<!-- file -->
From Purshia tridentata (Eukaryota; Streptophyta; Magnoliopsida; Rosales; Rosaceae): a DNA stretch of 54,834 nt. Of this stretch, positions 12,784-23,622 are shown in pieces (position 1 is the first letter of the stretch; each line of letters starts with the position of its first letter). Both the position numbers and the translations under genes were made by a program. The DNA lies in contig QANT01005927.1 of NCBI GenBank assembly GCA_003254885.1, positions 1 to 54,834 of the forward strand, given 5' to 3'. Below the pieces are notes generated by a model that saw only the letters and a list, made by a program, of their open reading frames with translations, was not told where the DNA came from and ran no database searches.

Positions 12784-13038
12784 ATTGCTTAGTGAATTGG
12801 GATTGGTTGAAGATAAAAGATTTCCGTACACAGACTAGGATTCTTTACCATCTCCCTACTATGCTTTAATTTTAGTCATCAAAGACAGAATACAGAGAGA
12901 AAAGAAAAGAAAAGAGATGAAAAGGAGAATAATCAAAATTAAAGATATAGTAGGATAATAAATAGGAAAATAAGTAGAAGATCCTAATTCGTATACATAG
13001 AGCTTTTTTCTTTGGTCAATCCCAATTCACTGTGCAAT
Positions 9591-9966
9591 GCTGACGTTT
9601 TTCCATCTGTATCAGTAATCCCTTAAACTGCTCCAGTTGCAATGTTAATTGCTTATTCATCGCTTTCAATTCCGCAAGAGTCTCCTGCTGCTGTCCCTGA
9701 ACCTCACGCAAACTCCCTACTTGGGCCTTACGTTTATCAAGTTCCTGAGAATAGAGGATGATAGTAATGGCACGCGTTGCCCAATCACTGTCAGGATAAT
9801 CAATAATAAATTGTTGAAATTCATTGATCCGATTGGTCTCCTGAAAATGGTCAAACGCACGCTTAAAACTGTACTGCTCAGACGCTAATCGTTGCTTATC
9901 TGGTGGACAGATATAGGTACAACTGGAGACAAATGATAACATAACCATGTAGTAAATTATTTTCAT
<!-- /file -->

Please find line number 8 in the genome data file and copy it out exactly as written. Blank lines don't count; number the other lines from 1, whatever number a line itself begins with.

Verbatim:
9591 GCTGACGTTT